If you have a chance to view this issue, please let me know what you think here.
You can also click on the cover graphic to be taken to the magazine's web site.
Below are some non-professional shots of the theater. The first is with the sliding doors that cover the screen closed, the second with them opening and the third shows the doors fully opened.
From the magazine article:
"Tech Talk: the Blue and Gold Theater"
The magical convenience of a touchscreen remote control can make you feel like the luckiest person in the world -- next to the owners of this home theater, which incorporates two touchscreens. One touchscreen is a large wall-mounted Crestron Isys; the other is a Crestron STS (a smaller, wireless model). The large screen, which is impossible to misplace and doesn't require batteries, offers more control options, while the smaller wireless model can be used from anywhere in the room if the chairs have been repositioned to accommodate extra guests.
The client's desire to have every piece of gear hidden was a key motivator behind this design. The client would not tolerate even a video projector lens poking through a soffit.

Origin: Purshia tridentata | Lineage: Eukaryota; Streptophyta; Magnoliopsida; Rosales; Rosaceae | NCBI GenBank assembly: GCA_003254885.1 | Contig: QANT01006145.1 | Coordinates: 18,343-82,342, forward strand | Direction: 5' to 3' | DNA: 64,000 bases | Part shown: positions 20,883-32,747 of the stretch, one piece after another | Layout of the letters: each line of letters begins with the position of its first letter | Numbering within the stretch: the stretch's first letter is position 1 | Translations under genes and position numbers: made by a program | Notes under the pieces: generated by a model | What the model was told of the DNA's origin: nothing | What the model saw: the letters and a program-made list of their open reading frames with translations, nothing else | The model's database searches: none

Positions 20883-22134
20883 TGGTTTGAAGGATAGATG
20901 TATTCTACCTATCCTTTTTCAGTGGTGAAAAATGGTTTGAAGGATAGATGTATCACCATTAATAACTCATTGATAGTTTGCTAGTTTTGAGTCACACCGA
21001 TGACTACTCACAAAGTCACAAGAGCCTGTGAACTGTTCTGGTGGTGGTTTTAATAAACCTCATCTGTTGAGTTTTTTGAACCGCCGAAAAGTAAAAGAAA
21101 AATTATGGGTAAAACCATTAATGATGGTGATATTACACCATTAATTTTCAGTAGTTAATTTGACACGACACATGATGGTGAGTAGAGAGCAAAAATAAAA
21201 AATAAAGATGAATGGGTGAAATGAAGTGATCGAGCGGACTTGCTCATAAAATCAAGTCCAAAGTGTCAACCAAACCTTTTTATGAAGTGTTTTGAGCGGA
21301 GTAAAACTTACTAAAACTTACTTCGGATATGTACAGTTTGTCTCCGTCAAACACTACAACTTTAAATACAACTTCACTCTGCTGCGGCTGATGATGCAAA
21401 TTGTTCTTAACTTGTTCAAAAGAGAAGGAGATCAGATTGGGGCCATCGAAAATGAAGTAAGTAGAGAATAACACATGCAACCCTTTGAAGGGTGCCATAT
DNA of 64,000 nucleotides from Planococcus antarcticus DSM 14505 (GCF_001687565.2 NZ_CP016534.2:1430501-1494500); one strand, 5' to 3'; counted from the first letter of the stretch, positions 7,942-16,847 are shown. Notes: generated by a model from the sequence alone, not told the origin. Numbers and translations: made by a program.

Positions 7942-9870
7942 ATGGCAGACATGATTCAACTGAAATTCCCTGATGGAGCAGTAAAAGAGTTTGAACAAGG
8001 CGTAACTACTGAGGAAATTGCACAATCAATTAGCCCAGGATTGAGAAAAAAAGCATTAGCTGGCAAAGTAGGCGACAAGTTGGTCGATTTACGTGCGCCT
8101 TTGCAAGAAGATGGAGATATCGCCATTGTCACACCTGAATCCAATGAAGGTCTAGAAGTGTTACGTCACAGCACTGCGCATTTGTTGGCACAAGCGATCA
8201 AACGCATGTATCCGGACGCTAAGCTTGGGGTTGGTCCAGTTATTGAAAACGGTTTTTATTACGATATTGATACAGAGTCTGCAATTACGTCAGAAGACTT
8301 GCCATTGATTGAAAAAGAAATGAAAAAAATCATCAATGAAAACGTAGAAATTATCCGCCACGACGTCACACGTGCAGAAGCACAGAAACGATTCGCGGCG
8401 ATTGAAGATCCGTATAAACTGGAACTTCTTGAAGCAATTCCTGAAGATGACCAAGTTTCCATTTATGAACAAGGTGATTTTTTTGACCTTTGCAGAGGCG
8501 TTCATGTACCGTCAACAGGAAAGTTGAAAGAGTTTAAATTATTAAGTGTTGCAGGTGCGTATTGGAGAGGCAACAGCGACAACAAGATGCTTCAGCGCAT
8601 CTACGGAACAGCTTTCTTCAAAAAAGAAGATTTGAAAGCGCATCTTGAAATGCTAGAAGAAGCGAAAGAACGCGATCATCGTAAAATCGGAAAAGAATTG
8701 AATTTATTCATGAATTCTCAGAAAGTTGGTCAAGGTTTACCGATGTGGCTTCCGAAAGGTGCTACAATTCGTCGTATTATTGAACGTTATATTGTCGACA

Since a video projector is the only display that can provide the large picture the client demanded, the custom installer used a rear-projection configuration- the only option for getting a big picture without any visible equipment (except, of course, the screen). A room behind the screen contains a Runco DTV-1101 video projector and a mirror assembly that reflects the picture onto the back of the special screen.
Another advantage of this configuration is the bright video picture with plenty of contrast that is achieved even with the lights on. With a standard front-projection rig, any light will wash out the picture.
The walls conceal a staggering 15 speakers, including eight subwoofers. All speakers are from California Audio Technology (CAT), a company that specializes in creating custom-built, high-end in-wall speakers to fit particular spaces in a wall.
High-end Mark Levinson amplifiers power the demanding CAT main speakers, while amps from Audio Design Associates drive the subwoofers. A Lexicon MC-1 surround-sound processor decodes Dolby Digital, DTS and Lexicon's proprietary Logic7 7.1-channel surround mode.
Enhancing the sound of the CAT speakers are three different Owens Corning acoustic wall panels: reflective, absorptive, and diffusive (which scatters sound in all directions). Instead of hanging on the wall like most acoustic panels, the panels are the wall. Thus, the client can reap the benefits of their acoustic effects without knowing they are there (unless they examine the invoice closely). For an equipment list, please visit our website at www.hedmag.com. -Brent Butterworth
This project also won various industry-related awards, including these:
"Best Home Theater"
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